The sound of Gospel music was relevantin the music, but the lyrics for soul music were completely different. In gospelmusic, the lyrics often talked about hope, love and peace but a lot of soulmusic, like in many Motown songs, the lyrics mostly dealt with sex andinfidelity. The contrast was black and white. Some people in the Christiancommunity were disgusted by the way artists were adapting Gospel into a secularform of music (Miller).

“Multiculturalism”was hugely influenced by the entertainment and the arts. Commonality was foundbetween white and black Americans in movies, television, dance and song. ManyAfrican American entertainers emerged during the Southern Diaspora and broughtGospel with them. The Gospel sound was relevant in the music, but the lyricsfor soul music were completely different. In gospel music, the lyrics oftentalked about hope, love and peace but a lot of soul music, like in many Motownsongs, the lyrics mostly dealt with sex and infidelity.

The contrast was blackand white. Some people in the Christian community were disgusted by the wayartists were adapting Gospel into a secular form of music (Whitaker 570).Knownas the “father of gospel music,” Thomas Dorsey grew up in church. The son of apreacher and the church organist, Dorsey was connected to church but a part ofhim wanted to branch out into things outside of the church.

According toThomas, financial struggles, problems in school and his parents’ main focus nolonger being on church but rather on survival, Dorsey’s “connection toorganized religion waned.” As Dorsey’s beliefs suffered he began turning to anew alternative, playing Blues music. He moved from his home in Atlanta, toChicago where he found immediate success playing with Ma Rainey, a bluesartist. After a couple serious nervous breakdowns, Dorsey then turned to gospelmusic as his source of strength. His style was rejected by “mainstreamchurches” but he continued to play nonetheless. Times got worse for Dorsey whenhis wife, Nettie Harper, and his son died in childbirth but Dorsey turned tohis music for solace. Dorsey made “Take My Hand, Precious Lord” during thiscrisis and it became Dorsey’s most famous song. He then led the way for the”Golden Age of Gospel Music” by collaborating with Mahalia Jackson.

ThomasDorsey died in 1993 (This Far by Faith).MahaliaJackson is regarded as the “mother of black gospel music.” Born on October 26,1911, life was hard for Mahalia growing up.

She was conceived out of wedlock,her mother died when Mahalia was young, she had to live with her aunt who wasmore than strict, she dropped out of school and got a job as a washerwoman allbefore she passed the eighth grade. Through her rough childhood, Mahalia alwayshad a strong connection to her church. She was drawn to the musical style ofthe church and it stuck with her. Mahalia dreamt of going to Chicago ever sinceand in December 1928, when she was seventeen years old, she “took her firsttrain ride to and has headed to Chicago.” She was in the church choir and aftera few years she began to sing solos as the other soloist in the choir left topursue singing careers.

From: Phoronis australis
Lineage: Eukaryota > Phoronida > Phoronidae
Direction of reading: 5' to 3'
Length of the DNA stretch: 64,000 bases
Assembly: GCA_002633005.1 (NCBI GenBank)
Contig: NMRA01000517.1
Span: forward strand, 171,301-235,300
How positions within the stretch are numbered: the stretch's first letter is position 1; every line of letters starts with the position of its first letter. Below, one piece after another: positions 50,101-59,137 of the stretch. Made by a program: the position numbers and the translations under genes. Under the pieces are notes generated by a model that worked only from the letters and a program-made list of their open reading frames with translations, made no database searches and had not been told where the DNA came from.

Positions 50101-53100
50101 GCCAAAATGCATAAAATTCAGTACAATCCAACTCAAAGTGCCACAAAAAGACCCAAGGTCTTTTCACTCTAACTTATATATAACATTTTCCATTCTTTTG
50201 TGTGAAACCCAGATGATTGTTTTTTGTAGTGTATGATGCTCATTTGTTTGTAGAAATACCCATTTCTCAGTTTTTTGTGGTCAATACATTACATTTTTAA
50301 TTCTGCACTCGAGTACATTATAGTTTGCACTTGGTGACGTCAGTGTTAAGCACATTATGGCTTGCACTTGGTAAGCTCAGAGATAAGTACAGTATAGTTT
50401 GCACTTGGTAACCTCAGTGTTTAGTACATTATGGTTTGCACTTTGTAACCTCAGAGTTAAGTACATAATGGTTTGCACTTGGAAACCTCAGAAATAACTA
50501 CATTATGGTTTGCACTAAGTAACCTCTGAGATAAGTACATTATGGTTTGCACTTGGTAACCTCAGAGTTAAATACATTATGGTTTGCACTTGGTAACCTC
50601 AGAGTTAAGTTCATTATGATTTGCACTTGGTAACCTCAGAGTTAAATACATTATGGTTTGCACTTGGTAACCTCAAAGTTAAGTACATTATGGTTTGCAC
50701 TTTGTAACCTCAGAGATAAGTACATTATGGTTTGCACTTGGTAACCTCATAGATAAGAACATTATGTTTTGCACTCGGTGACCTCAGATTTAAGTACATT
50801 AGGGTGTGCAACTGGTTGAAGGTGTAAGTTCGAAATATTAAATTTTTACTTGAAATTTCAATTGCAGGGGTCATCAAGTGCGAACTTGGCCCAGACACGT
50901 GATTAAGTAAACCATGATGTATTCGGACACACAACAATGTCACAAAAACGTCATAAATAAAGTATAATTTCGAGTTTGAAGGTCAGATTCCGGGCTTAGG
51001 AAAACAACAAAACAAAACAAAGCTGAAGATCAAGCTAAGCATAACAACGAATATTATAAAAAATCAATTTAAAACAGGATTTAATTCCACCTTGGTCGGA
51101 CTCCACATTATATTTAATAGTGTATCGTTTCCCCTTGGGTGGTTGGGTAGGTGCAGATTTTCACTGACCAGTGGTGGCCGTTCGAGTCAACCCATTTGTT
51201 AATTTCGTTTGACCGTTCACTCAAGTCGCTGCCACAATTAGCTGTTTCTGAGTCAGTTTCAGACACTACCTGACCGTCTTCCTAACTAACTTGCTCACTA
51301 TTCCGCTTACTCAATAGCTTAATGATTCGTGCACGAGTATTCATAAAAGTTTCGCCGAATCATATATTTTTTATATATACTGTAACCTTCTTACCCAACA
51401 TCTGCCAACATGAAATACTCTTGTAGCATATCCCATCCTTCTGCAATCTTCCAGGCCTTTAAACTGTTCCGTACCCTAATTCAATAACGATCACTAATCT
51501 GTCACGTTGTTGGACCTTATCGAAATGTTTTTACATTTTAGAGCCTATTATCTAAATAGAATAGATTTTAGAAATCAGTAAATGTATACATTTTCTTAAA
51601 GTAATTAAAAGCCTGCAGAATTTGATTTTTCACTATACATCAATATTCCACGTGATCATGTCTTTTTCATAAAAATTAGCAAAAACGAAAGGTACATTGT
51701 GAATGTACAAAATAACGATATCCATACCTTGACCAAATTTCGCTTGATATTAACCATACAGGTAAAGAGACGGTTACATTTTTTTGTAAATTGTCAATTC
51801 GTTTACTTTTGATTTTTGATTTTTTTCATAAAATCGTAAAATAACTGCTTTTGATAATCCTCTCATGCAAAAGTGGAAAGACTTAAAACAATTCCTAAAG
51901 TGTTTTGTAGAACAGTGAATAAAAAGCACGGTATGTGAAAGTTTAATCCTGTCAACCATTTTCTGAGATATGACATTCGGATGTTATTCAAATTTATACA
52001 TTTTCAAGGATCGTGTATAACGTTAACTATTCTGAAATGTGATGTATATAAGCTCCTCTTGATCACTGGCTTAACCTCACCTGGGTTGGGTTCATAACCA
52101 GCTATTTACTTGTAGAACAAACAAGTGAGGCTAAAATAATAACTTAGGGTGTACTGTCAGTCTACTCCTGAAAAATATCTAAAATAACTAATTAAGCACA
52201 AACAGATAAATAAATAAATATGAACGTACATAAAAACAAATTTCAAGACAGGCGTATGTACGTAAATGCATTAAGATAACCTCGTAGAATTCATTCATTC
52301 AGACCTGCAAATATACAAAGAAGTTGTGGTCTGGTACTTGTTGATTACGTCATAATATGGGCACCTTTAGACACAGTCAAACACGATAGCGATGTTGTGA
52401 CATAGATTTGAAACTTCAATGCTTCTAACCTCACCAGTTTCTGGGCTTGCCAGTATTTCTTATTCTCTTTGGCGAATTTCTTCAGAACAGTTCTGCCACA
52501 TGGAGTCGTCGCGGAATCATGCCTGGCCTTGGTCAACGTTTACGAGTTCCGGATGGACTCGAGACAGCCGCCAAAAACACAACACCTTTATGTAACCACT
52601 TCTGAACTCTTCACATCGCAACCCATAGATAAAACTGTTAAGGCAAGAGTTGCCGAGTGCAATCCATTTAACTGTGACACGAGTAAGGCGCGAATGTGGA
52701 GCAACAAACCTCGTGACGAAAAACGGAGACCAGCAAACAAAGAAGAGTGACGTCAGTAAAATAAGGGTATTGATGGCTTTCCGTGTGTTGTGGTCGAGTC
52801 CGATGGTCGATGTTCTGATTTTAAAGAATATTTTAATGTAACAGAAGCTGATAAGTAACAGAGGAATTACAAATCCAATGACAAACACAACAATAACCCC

She began to work with gospel music composer, ThomasDorsey. Her work with him elevated her status of recognition around thecountry. Dorsey loved Mahalia’s voice that he “even began writing songs withher in mind.” Mahalia rocketed to star status as she began singing for largeraudiences in more places. Despite the fact that she was a gospel singer,singing gospel songs, her music became the talk of pop culture in the 1950’s.

Mahalia became outspoken in the Civil rights movement knowing first-hand aboutdiscrimination, which seemed to follow her like a second shadow. Racism becameso much a part of her life that no amount of fame or fortune could stop it. Shesang songs for two presidents and also sang numerous times for Dr. MartinLuther King. Given many opportunities to turn “pop” and sing secular forms ofmusic, Mahalia stuck to Gospel music refusing anything else. She sang Gospelmusic, touring the world, until she died in January 1972 of “intestinalobstruction combined with heart failure” (Carpenter 206:211).

 KirkFranklin has been a driving force in the Gospel world for over a decade. Heintroduced a style that all ages would enjoy, especially teens. Raised withouthis parent’s, he was “grounded in church.” As a result, he began to lead theadult choir at the church. But as Kirk began to develop into a teenager, hebegan to “rebel and hang with a rough crowd” causing him to turn away from thechurch. It was not until one of his friends were shot that he realized that hewas going in the same direction, death. He then turned back to the church andbegan to compose songs.

Kirk’s songs are mostly directed to teens because ofhis own childhood struggles. Kirk formed a group called the Family. Kirk foundsuccess after a while due to his “hard urban sound.” His style of gospel musicwas unheard of and many came to believe that it did not belong. Gospel musicwas just changing and Kirk helped in the molding process. Kirk became a hugehit in the 90’s and is still going strong today. (Carpenter 146:147)Gospel music has been a powerfulforce in American culture.

It has helped slaves escape to freedom, it enrichedAmerica’s diversity, it was a supporting backbone in the Civil Rights Movement,it paved the way for different genres of music but most of all it has empoweredpeople to be more than they can be. Gospel music started out as slave music butturned into a musical juggernaut and still impacts the lives of its listeners.Gospel music builds bridges in society and continues to help mold America intowhat it is today.